Is South Africa's National Treasury trying to bury a pledge that President Jacob Zuma made in February that 30% of state procurement would be set aside for small businesses?
The Minister of Small Business Development Lindiwe Zulu said in her budget vote speech in May that she expected the National Treasury to release a practice note on the set-aside by September this year.
But the practice note, which would detail to supply chain officials in the public sector how the set-aside would function, has not been released yet.
No mention in speech
And yesterday during his medium-term budget policy statement in Parliament the Minister of Finance Nhlanhla Nene (pictured above) detailed improvements to the state procurement system in his speech, but did not mention the set-aside.
While the National Treasury has in the past expressed its opposition to set-asides - arguing that they are unconstitutional and risk inflating government spending - there are signs that it is willing to consider a set-aside under certain conditions (see this earlier post).
In his speech yesterday Nene however said the National Treasury would make further enhancements that support small businesses in the area of electronic bids, quotations and technologies will be implemented in 2016/17.
Tender documents will also be made user-friendly and easy to comprehend.
It may be that the National Treasury is now shoring up the procurement system before giving the okay to any set-aside. Nene said a Procurement Bill is being developed to rationalise the more-than 80 legal instruments and instruction notes that currently apply.
ePortal a boost
The National Treasury is instead focusing its attention on an electronic portal, which makes it more affordable for small businesses to tender for government contracts, reduces procurement costs for the state and improves transparency.
Nene said yesterday that up to October 15 the state had already posted over 2,000 tenders worth R28 billion ($2bn) on its eTender portal (www.etenders.gov.za), which was launched in April (see this earlier post).
This is still a fraction of the over R500 billion a year that the government spends on the procurement of goods and services.
Added to this Nene said more than 20,000 suppliers have registered on the treasury's central supplier database, with 9,500 having been verified since 1 September. The database helps reduce duplication for both the supplier and government.
He urged suppliers to register before March 31 next year, when it becomes compulsory for state-owned enterprises and national and provincial departments to use the database.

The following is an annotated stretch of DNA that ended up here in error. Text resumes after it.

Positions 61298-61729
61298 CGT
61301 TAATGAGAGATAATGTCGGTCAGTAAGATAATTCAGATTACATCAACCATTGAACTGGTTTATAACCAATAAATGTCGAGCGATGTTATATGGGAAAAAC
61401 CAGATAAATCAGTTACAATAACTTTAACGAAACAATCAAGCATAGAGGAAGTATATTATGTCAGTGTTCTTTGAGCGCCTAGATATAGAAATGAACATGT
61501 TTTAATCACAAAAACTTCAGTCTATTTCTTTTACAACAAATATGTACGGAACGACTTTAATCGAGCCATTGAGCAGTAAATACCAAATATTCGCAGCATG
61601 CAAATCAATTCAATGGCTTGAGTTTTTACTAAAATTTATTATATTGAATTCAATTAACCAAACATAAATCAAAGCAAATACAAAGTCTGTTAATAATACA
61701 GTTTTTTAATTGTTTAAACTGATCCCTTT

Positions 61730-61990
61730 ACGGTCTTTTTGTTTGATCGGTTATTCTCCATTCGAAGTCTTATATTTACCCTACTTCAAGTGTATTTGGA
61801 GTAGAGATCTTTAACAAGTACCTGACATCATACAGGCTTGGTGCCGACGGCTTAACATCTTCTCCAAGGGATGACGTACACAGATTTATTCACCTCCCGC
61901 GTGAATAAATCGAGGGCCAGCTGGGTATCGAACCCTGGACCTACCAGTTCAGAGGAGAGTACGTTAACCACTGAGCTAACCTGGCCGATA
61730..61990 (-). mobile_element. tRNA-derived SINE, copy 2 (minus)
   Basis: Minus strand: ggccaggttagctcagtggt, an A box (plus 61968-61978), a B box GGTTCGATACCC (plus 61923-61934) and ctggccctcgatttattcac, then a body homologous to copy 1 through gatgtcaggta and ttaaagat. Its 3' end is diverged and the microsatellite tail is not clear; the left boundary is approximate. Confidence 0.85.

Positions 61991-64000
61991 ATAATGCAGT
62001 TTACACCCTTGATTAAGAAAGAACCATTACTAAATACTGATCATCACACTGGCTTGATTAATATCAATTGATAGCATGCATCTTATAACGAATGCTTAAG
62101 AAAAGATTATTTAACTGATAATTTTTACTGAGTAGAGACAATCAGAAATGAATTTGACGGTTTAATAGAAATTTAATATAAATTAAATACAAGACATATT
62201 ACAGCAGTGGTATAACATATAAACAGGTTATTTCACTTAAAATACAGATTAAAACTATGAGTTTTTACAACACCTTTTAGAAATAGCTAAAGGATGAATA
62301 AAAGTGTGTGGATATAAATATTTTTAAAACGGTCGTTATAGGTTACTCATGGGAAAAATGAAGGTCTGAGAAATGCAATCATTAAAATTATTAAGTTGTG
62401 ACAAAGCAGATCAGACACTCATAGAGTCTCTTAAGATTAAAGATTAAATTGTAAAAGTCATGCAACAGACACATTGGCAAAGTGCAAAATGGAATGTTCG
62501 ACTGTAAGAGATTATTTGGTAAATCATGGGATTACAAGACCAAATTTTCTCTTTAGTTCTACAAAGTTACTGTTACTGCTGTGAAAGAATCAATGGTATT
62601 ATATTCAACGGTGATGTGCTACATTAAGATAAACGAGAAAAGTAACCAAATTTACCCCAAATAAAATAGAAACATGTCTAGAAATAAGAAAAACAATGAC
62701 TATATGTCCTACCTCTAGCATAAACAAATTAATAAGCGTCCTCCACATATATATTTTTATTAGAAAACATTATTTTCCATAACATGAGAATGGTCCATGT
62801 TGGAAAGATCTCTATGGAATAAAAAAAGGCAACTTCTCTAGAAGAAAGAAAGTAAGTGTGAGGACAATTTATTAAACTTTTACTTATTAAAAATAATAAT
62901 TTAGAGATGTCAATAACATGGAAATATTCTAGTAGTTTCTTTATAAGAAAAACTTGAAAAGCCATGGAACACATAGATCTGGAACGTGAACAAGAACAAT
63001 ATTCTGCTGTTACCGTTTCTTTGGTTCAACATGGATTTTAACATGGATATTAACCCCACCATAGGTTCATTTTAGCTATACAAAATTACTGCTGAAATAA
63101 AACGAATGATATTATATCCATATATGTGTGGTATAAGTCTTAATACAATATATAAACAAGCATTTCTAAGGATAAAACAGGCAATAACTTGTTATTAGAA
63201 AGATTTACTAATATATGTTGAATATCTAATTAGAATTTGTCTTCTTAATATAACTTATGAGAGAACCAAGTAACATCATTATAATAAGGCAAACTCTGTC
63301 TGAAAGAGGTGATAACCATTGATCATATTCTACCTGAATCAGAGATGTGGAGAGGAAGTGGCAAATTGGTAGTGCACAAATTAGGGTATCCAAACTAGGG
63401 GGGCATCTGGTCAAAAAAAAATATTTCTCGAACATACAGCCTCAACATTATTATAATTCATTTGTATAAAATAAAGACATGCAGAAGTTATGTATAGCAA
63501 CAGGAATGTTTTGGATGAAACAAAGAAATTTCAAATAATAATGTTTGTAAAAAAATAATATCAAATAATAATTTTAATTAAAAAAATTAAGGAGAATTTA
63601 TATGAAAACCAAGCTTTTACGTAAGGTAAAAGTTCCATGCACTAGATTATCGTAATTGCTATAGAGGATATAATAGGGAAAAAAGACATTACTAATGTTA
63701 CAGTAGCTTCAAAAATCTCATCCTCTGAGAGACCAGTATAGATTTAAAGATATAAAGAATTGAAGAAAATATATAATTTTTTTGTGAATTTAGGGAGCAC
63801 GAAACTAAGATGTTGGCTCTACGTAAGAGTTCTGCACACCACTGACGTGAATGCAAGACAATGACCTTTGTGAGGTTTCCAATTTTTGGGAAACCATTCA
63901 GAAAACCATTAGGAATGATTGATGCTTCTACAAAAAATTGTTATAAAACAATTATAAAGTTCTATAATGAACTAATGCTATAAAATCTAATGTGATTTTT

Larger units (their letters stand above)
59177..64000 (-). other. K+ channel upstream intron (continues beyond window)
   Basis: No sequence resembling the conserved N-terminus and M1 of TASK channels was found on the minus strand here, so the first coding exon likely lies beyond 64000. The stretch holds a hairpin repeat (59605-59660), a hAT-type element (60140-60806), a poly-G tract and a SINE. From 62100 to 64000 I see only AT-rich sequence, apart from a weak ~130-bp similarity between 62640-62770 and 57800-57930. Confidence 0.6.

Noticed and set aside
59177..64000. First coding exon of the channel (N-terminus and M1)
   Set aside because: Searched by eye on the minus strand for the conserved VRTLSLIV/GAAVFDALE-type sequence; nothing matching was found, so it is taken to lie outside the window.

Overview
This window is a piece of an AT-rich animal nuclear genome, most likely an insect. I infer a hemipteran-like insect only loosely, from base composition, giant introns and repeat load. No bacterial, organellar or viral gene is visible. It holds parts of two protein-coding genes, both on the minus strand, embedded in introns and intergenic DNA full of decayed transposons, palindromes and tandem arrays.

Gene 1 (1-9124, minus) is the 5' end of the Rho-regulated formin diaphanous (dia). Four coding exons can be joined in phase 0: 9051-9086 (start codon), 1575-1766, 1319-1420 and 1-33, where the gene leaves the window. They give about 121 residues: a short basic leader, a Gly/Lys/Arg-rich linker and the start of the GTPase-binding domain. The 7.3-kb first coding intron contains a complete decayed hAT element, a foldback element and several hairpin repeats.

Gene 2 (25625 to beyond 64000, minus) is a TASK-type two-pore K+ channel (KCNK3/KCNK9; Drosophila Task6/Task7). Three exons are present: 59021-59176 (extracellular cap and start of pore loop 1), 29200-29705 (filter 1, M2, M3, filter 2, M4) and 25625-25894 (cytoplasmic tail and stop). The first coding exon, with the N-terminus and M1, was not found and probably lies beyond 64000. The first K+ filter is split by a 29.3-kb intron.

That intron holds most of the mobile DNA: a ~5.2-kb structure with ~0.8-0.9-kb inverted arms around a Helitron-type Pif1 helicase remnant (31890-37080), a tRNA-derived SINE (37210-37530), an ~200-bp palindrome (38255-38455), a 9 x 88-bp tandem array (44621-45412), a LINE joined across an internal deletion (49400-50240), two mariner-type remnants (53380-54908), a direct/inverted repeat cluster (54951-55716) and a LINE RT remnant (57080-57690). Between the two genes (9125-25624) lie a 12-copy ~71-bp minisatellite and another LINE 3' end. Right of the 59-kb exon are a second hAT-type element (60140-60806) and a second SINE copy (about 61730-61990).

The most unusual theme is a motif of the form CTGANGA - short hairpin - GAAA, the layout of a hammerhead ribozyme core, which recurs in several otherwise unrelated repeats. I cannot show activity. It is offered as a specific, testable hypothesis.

Suppliers with limited access to the internet can access the database via district offices, Thusong Service Centres, Small Enterprise Development Agency (Seda) branches and the Post Office, a treasury official said last month.
Last month at the launch of the database Nene said he expected about 250,000 suppliers to register within in the next six months.
“Reform of supply chain management will remain a central priority, to generate short and medium term savings, but more importantly to bring value for money, and to combat corruption,” he said.
Gauteng going it alone?
Meanwhile in what seems to be a contravention to the Public Finance Management Act (PFMA), the Gauteng Provincial Government has committed to giving qualifying township-based businesses all provincial government contracts that are under R500,000.
Gauteng MEC for Economic Development, Environment, Agriculture and Rural Development Lebogang Maile said last week that the provincial government had taken a decision that 30% of its budget will be spent on township entrepreneurs.
His department has launched a campaign to register 10,000 township enterprises with a turnover of less than R1 million.
Yet both the provincial and national government fall under the PFMA, which puts into question whether the Gauteng provincial government can go ahead with any set-aside without the necessary national legislation being put in place.
The hold-up in the set-aside won't please the Department of Small Business Development, which an opposition party MP Toby Chance noted last week had missed all four of its performance targets for the year.
Electronic is better
Procurement set-asides for small businesses may sound like a great idea - and a number of countries including the US and Brazil use them.
But as a number of papers argue (the most recent a paper by J Mark Clapp of the Florida Institute of Technology) they can also drive up procurement costs.
Clapp argues that they also encourage firms to stay small so that they can take advantage of the preferential treatment that keeps them from realising the benefits of continued growth.
The experience in Chile (where the country's e-portal celebrated 12 years in August) and Korea with e-procurement (see this story) suggests that perhaps before rushing into any set-aside South Africa should prioritise e-procurement.
Unlike set-asides e-procurement doesn't risk driving up spending or lowering quality of goods or services. With economic growth having been cut from 2% to 1.5% the government must be cautious about any move that will lead to wasted state resources.
Timm is a South African who writes on small business. He is currently based in Cape Town, South Africa. Follow Small Business Insight on Twitter at @Smallbinsight and on Facebook.
Stephen Timm is a